Whenever a process is loaded or removed from the physical memory block, it creates a small hole in memory space which is called fragment. Due to fragmentation, the system fails in allocating the contiguous memory space to a process even though it have the requested amount of memory but, in a non-contiguous manner. The fragmentation is further classified into two categories Internal and External Fragmentation.
Both the internal and external classification affects data accessing speed of the system. They have a basic difference between them i.e. Internal fragmentation occurs when fixed sized memory blocks are allocated to the process without concerning about the size of the process, and External fragmentation occurs when the processes are allocated memory dynamically. Let us move further and discuss the differences, reasons, solutions behind internal and external fragmentation with the help of comparison chart shown below.
Content: Internal Vs External Fragmentation
|Basis for Comparison||Internal Fragmentation||External Fragmentation|
|Basic||It occurs when fixed sized memory blocks are allocated to the processes.||It occurs when variable size memory space are allocated to the processes dynamically.|
|Occurrence||When the memory assigned to the process is slightly larger than the memory requested by the process this creates free space in the allocated block causing internal fragmentation.||When the process is removed from the memory, it creates the free space in the memory causing external fragmentation.|
|Solution||The memory must be partitioned into variable sized blocks and assign the best fit block to the process.||Compaction, paging and segmentation.|
Definition of Internal Fragmentation
Internal fragmentation occurs when the memory is divided into fixed sized blocks. Whenever a process request for the memory, the fixed sized block is allocated to the process. In case the memory assigned to the process is somewhat larger than the memory requested, then the difference between assigned and requested memory is the Internal fragmentation.
This leftover space inside the fixed sized block can not be allocated to any process as it would not be sufficient to satisfy the request of memory by the process. Let us understand Internal fragmentation with the help of an example. The memory space is partitioned into the fixed-sized blocks of 18,464 bytes. Let us say a process request for 18,460 bytes and partitioned fixed-sized block of 18,464 bytes is allocated to the process. The result is 4 bytes of 18,464 bytes remained empty which is the internal fragmentation.
The overhead of keeping track of the internals hole created due to internal fragmentation is substantially more than the number of internal holes. The problem of internal fragmentation can be solved by partitioning the memory into the variable sized block and assign the best-sized block to a process requesting for the memory. Still, it will not totally eliminate the problem of internal fragmentation but will reduce it to some extent.
Definition of External Fragmentation
External fragmentation occurs when there is a sufficient amount of space in the memory to satisfy the memory request of a process. But the process’s memory request can not be satisfied as the memory available is in a non-contiguous manner. Either you apply first-fit or best-fit memory allocation strategy it will cause external fragmentation.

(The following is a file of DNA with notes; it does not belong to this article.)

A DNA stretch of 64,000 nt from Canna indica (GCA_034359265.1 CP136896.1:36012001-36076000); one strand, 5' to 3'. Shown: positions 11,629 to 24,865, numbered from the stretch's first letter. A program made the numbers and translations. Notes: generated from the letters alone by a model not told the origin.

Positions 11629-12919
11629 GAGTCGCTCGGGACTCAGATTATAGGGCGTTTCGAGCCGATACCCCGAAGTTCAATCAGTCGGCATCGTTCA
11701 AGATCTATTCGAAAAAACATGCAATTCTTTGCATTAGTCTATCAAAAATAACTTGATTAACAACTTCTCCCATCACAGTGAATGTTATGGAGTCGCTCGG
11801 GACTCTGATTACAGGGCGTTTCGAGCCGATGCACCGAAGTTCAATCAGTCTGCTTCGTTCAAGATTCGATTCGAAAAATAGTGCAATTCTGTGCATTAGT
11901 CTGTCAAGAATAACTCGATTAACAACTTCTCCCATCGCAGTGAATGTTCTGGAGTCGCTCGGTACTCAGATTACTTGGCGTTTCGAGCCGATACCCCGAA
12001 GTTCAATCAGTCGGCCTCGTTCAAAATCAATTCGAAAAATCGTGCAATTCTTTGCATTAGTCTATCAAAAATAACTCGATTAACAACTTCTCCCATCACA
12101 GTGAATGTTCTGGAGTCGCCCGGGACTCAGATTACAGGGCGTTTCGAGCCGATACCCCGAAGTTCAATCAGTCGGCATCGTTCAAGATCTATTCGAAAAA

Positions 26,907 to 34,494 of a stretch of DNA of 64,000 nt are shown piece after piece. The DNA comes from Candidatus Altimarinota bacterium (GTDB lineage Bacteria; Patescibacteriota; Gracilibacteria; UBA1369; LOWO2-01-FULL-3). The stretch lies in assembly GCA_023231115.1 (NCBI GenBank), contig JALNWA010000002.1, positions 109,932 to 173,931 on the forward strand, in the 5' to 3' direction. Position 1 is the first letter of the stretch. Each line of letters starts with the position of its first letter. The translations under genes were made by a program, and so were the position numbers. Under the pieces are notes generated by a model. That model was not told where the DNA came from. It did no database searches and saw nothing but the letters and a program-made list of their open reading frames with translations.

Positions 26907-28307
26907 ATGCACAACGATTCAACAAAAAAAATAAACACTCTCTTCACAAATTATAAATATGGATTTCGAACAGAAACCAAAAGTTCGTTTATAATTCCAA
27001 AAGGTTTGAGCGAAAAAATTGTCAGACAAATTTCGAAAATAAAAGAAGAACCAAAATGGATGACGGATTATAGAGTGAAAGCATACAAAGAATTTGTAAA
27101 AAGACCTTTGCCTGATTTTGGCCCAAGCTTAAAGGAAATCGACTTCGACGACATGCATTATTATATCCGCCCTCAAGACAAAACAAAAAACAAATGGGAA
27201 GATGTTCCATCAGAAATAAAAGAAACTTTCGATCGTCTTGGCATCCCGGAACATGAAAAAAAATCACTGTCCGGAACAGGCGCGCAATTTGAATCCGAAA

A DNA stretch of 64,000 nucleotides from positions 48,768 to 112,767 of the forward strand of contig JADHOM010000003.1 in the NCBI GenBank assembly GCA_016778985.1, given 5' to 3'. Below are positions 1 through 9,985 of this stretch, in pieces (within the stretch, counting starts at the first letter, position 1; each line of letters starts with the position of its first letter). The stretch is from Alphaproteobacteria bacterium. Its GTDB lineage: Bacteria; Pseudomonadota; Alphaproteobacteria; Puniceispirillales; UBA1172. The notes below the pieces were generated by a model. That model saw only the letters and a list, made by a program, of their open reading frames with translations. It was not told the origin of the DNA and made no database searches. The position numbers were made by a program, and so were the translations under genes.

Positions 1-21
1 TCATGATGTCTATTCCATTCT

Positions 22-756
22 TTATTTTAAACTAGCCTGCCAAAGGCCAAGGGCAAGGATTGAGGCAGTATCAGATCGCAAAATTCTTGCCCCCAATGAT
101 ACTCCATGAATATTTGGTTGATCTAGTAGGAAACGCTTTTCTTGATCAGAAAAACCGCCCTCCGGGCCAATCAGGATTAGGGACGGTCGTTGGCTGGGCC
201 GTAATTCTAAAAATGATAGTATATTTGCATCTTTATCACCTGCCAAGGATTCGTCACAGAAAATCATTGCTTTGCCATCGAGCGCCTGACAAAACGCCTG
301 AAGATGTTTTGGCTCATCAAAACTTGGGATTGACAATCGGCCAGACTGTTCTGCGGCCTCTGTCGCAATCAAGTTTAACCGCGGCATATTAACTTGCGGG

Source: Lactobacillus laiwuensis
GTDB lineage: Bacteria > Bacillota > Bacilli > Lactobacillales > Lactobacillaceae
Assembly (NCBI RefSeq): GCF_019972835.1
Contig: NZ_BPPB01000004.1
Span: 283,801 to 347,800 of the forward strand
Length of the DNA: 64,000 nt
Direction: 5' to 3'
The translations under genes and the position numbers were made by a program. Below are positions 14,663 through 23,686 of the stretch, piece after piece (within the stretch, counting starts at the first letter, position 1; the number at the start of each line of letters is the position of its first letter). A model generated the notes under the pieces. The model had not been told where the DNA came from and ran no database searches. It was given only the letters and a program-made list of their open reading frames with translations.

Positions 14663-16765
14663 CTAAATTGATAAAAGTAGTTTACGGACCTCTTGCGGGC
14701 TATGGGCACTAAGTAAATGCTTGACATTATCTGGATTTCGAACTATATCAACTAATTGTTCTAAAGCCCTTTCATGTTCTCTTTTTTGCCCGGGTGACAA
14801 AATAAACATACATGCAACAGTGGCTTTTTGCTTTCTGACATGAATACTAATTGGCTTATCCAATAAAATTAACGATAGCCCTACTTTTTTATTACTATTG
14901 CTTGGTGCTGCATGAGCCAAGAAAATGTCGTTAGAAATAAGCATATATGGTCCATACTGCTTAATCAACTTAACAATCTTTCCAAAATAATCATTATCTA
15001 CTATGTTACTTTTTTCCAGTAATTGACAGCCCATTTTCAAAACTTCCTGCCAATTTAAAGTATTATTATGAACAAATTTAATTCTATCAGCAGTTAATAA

When a process is loaded and removed from the memory the free space creates the hole in the memory space, and there are many such holes in the memory space, this is called External fragmentation. Although the first fit and best fit can affect the amount of external fragmentation, it can not be totally eliminated. Compaction may be the solution for external fragmentation.
Compaction algorithm shuffles all memory contents to one side and frees one large block of memory. But compaction algorithm is expensive. There is an alternative solution to solve external fragmentation issue which will allow a process to acquire physical memory in a non-contiguous manner. The techniques to achieve this solution are paging and segmentation.
Key Differences Between Internal and External fragmentation
- The basic reason behind the occurrences of internal and external fragmentation is that internal fragmentation occurs when memory is partitioned into fixed-sized blocks whereas external fragmentation occurs when memory is partitioned into variable size blocks.
- When the memory block allotted to the process comes out to be slightly larger than requested memory, then the free space left in the allotted memory block causes internal fragmentation. On the other hands, when the process is removed from the memory it creates free space causing a hole in the memory which is called external fragmentation.
- The problem of internal fragmentation can be solved by partitioning the memory into variable sized blocks and assign the best fit block to the requesting process. However, the solution for external fragmentation is compaction, but it is expensive to implement, so the processes must be allowed to acquire physical memory in a non-contiguous manner, to achieve this the technique of paging and segmentation is introduced.
The problem of internal fragmentation can be reduced, but it can not be totally eliminated. The paging and segmentation help in utilising the space freed due to external fragmentation by allowing a process to occupy the memory in a non-contiguous manner.